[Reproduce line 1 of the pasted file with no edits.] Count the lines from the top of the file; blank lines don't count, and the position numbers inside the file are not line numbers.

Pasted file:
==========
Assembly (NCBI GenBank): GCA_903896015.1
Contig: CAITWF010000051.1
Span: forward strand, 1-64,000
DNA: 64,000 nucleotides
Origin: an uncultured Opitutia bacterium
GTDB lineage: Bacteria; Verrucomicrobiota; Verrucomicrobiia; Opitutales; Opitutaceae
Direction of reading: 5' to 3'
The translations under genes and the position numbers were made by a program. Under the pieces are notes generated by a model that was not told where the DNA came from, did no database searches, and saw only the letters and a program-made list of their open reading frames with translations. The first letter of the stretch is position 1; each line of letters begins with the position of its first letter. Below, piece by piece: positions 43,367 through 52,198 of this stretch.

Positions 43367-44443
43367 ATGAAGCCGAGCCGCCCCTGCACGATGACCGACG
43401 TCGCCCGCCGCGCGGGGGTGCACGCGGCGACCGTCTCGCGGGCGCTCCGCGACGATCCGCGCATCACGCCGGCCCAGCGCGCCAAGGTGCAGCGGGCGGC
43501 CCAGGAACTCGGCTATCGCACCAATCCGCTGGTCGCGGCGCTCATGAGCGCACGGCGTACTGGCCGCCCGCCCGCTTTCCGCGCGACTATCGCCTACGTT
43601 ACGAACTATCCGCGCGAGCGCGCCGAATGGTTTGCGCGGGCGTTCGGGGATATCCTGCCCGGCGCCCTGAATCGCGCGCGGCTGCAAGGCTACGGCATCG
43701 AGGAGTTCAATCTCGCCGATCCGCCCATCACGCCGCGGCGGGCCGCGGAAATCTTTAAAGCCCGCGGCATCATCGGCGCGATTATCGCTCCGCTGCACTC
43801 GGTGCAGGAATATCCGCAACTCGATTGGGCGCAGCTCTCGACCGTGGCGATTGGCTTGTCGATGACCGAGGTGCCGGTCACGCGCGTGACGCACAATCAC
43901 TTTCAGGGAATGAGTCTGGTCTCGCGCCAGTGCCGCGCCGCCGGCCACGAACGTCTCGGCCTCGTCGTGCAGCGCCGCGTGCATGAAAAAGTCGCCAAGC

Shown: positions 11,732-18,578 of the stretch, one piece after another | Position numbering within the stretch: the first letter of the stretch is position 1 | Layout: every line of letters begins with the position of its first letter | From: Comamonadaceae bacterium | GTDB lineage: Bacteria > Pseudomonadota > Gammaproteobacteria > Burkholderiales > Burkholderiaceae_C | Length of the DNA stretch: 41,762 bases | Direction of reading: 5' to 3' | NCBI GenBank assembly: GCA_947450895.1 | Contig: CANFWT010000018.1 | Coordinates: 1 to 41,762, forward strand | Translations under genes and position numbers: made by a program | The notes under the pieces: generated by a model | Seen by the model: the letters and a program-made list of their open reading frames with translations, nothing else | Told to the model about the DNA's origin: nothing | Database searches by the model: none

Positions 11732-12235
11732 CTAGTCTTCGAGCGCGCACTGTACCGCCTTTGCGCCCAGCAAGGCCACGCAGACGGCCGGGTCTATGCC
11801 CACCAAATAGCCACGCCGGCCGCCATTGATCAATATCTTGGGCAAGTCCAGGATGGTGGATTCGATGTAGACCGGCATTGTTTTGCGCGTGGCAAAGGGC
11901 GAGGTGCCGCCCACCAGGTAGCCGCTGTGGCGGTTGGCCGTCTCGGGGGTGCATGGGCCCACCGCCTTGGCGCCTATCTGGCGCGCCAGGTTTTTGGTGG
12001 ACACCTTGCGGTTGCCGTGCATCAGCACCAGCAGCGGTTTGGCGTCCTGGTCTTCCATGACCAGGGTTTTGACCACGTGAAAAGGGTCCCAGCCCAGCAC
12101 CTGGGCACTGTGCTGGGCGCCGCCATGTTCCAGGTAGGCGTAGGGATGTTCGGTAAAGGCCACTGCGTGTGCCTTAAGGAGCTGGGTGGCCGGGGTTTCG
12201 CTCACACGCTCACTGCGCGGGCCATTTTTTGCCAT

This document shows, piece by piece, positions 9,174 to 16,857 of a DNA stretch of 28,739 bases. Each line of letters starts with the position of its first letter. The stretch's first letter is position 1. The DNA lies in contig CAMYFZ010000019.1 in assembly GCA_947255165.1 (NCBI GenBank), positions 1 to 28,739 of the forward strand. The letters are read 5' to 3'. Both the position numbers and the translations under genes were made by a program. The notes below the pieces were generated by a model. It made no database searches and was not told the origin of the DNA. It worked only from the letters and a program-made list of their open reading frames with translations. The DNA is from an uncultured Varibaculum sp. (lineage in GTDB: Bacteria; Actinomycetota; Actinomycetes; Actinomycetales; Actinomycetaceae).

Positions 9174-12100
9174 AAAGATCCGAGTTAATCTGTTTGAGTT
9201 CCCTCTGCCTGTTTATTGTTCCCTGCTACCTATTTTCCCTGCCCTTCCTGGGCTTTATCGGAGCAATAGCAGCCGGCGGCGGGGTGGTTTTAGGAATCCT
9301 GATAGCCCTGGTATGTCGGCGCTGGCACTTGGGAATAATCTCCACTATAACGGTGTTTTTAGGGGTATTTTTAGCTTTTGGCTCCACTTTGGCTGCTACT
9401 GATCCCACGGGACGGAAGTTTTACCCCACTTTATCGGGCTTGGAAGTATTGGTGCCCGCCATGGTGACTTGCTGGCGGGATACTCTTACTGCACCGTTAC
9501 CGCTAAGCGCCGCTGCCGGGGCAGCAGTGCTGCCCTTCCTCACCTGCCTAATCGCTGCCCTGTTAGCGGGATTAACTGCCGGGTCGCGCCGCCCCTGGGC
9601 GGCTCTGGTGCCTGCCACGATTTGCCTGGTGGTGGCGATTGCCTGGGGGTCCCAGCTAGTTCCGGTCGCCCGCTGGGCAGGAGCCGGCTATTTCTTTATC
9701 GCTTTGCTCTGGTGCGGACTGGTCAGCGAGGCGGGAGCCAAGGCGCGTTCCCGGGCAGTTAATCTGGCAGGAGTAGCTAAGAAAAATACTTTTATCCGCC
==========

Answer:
Assembly (NCBI GenBank): GCA_903896015.1